Fall, leaves, and walking Ivy

Fog hugs the ground as the sunrises on a cool morning in early October.

It has been fall for over three weeks now. The autumnal equinox has come and gone. September 22nd marked the official start of autumn in the northern hemisphere and relatively equal day and night across the globe. That day, three weeks ago, we had twelve hours and eight minutes of daylight counting the daylight between sunrise and sunset. Today, we had eleven hours and six minutes and each evening and when the sunsets, we will have even less. Fall is here and we are on our way into winter.

But as fall here marks a period of time when the days are shorter, the nights longer and cooler with temperatures descending closer to freezing we rebound with surprisingly warm afternoons. Last night, the temperature dipped down into the forties and last week, we even had a touch of frost, at least on the roof tops. It has been a dry fall with very little rain.

The backyard maple changes early from a pale green to a brilliant orange-red-gold.

The lawns have stopped growing like they were in the summer when we had so much rain and the leaves are beginning to fall from the trees. It is strange how the color of the trees seems to change almost overnight.  Our house is surrounded by many trees, mostly maples but a couple of ashes, and an oak across the street. The ash trees are dropping their leaves. They are a brownish yellowy colored dry leaf and which is easily blown by the wind or raked into piles. The maples are slow to turn and drop, but I spied our prettiest tree yesterday morning and took a picture. It is in the back of the house and largely hidden from the street, but it is the prettiest orange-red-yellow tree we have. The rest of our maple trees turn gold and then drop their leaves. Sometimes if there is a frost, they just simply drop their leaves before they change from the light green color to gold. The trees in the front yard drop their leaves first, followed by the side yard, and then the backyard trees fall in waves. They are all down by the second week in November and we are left raking and bagging for a full day each weekend.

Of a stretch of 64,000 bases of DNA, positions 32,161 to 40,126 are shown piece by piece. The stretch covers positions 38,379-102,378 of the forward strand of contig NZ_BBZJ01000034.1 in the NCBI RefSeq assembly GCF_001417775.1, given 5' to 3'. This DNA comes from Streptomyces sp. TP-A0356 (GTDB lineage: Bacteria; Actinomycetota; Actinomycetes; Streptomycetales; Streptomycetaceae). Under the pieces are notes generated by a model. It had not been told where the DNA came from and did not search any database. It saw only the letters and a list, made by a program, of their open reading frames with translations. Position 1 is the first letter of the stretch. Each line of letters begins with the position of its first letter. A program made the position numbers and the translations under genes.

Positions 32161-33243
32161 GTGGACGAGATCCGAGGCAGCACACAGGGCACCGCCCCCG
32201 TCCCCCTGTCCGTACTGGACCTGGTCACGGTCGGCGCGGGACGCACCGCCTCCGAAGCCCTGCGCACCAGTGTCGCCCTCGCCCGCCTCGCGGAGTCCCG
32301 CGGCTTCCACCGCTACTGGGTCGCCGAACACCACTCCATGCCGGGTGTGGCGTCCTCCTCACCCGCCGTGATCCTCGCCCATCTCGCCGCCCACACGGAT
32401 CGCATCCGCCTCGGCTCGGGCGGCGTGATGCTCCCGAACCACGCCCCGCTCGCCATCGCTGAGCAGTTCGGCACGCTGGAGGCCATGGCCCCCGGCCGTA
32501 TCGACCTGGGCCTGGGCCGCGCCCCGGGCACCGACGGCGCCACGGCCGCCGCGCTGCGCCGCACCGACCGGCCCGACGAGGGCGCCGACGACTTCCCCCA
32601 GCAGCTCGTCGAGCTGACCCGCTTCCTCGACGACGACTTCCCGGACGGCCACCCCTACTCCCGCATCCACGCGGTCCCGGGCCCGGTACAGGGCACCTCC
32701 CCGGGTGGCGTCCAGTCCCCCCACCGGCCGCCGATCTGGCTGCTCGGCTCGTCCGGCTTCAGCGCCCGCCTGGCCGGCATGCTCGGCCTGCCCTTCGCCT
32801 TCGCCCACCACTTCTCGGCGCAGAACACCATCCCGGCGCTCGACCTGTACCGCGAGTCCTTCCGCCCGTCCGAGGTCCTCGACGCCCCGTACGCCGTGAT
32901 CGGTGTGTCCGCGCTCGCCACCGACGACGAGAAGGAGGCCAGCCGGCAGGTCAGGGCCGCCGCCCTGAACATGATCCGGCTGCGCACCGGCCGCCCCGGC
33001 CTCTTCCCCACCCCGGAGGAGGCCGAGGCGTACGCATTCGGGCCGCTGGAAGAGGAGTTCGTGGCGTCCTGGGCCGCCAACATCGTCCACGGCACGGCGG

This past week, as I have walked Ivy at night, I have looked upward and downward. Upward, I found the moon in the western sky in the early evening and Jupiter still visible high in the sky and bright as ever. On clear nights, and there have been many, the stars shine brightly as Ivy sniffs her way around the neighborhood. The two of us are no longer silent walkers but we crunch our way along the sidewalk through dry leaves waiting to be raked and bagged. Tonight, it was a little breezy and the wind skipped leaves about in front of us almost as if there was a rabbit, or another critter, and Ivy leaped forward tugging at the leash. It spooked me, even if only for a moment.

Yes, indeed fall is here. The days will only get shorter and the nights grow much longer and even colder. I will still need to walk Ivy and I suspect, Ivy will still sniff and tug at the leash as we walk together.  I hope I will remember the nights when the leaves were crunchy and the sky bright with stars. Making the Days Count, one day at a time and sometimes, even one walk at a time.

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